The Jolly Roger sat at the south end of what is now Shepard Park in the heart of Lake George Village. The building was later moved further south on Route 9 and is now The Lobster Pot restaurant. Photo courtesy of the Lake George Historian.
The Jolly Roger
In a 1963 tourism advertisement, The Jolly Roger restaurant – in the heart of Lake George Village – opened for their 8th season on July 4th. Billed as one of the area’s most unique restaurants directly on the lake shore, it ‘combines scenic charm with excellent food and continuous entertainment.’ The Jolly Roger was billed as being ‘at the water’s edge’ in the center of Lake George Village
An advertisement for the Jolly Roger Restaurant in the heart of Lake George Village
The following information was found in a supplement to the Warrensburg – Lake George News. Called “This Week around Lake George and Lake Luzerne and in the Southern Adirondacks,” It was the ‘GUIDE to dining, dancing – indoor and outdoor fun.’
The ‘lavishly decorated’ dining room of the Jolly Roger was described as follows:
It featured a glass-paneled view of the Adirondack Mountains and the waters of Lake George. Seating more than 250 diners, the room was decorated to resemble the deck of a ship. The sea theme was carried out in a ‘pirate motif’ throughout the dining room.
A huge buccaneer holding a cutlass sword and in red and yellow striped pants and black boots greeted customers. He was standing on a treasure chest at the front entrance. The sea theme was carried through ‘even more extensively’ on the outside of the restaurant.
The restaurant opened daily at 5 pm for cocktails and dining. Early bird dinners catering to families were available until 7 pm, and dinner was available until 11 pm.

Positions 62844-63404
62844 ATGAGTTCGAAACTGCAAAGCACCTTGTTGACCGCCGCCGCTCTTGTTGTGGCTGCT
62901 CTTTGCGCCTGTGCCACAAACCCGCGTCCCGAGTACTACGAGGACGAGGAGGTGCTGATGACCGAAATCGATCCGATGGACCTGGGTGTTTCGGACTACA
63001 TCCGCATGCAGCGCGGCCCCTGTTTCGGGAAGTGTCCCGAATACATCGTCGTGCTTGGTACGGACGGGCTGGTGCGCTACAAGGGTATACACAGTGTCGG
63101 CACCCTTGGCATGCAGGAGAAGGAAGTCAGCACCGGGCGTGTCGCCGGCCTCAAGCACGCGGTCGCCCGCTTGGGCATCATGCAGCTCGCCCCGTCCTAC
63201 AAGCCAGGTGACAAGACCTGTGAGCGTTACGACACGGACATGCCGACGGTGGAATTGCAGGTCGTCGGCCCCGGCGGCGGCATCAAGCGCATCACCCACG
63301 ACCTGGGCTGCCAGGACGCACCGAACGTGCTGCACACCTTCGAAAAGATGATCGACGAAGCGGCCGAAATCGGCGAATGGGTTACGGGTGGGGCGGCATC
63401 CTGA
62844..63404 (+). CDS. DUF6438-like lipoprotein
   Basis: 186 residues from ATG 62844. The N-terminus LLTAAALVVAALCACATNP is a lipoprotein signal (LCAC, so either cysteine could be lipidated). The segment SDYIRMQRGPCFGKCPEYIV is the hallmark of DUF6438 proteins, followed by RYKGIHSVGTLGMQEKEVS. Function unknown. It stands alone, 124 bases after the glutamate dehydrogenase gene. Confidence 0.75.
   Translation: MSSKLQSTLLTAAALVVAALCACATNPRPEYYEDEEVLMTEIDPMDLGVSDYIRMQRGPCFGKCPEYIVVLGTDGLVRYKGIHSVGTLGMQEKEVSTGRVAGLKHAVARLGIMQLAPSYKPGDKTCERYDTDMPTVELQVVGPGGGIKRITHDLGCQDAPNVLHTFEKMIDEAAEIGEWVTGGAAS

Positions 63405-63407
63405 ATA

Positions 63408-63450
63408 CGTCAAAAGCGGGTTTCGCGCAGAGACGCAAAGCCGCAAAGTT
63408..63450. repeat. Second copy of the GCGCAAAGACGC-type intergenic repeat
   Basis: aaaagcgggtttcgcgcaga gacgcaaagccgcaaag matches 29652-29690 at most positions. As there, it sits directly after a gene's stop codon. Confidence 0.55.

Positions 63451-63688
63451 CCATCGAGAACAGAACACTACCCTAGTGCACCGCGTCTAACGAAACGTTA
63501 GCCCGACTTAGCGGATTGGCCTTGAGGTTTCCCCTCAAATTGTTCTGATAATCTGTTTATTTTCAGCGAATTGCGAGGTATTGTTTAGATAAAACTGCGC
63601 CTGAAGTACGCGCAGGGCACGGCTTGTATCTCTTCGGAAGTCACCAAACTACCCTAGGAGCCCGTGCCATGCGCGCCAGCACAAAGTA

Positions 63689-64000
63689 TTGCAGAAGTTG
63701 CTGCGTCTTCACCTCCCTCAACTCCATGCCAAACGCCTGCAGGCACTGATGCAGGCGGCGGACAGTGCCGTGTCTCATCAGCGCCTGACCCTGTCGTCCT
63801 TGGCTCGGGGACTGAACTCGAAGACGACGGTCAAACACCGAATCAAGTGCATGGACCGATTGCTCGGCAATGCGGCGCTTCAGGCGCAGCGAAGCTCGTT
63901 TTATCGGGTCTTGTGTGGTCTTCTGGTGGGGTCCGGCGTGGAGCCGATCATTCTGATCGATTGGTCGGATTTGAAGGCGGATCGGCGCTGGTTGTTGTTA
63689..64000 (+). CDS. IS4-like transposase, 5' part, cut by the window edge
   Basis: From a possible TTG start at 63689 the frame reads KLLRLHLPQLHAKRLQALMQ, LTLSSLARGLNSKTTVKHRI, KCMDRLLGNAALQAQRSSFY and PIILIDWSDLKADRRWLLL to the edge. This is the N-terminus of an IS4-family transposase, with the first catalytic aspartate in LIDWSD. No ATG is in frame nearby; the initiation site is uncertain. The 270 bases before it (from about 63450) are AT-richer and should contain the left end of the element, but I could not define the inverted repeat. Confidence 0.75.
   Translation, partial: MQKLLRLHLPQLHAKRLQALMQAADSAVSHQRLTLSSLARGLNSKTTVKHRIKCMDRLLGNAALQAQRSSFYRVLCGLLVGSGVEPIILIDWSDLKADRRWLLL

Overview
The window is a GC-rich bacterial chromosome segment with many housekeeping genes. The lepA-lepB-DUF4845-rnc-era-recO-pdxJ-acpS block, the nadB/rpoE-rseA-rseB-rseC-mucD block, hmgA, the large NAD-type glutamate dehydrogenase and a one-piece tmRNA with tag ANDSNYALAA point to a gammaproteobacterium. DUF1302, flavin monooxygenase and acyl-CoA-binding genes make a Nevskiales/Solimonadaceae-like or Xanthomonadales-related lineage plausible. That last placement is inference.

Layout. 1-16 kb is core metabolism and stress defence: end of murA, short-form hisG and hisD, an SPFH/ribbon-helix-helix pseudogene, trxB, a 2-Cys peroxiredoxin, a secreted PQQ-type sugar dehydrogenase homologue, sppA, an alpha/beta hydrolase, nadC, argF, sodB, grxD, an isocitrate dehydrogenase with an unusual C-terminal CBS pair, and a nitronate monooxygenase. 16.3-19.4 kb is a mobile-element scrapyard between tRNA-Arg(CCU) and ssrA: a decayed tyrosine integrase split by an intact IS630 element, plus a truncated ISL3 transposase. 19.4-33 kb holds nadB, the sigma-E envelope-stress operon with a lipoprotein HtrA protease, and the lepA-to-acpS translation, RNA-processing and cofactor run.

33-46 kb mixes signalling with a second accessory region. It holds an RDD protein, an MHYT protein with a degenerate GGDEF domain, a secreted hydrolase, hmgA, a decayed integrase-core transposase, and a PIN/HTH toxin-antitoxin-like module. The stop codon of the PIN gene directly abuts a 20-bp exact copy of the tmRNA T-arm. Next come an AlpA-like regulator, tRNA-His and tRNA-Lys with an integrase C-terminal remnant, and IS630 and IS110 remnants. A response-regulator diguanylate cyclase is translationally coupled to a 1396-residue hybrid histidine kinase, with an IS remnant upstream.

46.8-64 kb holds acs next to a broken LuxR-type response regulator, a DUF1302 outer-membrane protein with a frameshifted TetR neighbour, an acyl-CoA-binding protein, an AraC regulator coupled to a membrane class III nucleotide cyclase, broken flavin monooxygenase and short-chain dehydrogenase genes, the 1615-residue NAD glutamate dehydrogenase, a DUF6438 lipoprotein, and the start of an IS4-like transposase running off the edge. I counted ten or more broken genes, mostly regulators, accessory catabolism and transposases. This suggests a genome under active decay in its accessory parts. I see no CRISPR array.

Perks available at the restaurant included valet parking, an air-conditioned dining room, and a marina for those who arrived by boat.
For their 8th season, the Jolly Roger featured ‘dancing to the music of world-famous society orchestra of Lester Lanin and entertainment by Leo LaFave at the piano.’ Lanin’s ‘renowned society orchestra’ played nightly for dancing from 9 pm until 3 am.
The Lester Lanin Orchestra provided the entertainment for dining and dancing.
A combination cocktail lounge and coffee shop called the Rogue’s Roost was located on the street front. It was open ‘practically around the clock.’ The Roost featured special rum cocktails and a variety of unusually tempting pastries baked on the premises. The restaurant was owned by Henry D. Wright of Schenectady and A. N. Otterbein of Cincinnati, Ohio, both long time summer residents of Lake George.
This article was prepared by Stan Cianfarano for the Warren County Historical Society. Special thanks to Margy Mannix, Lake George Historian for the photo and material.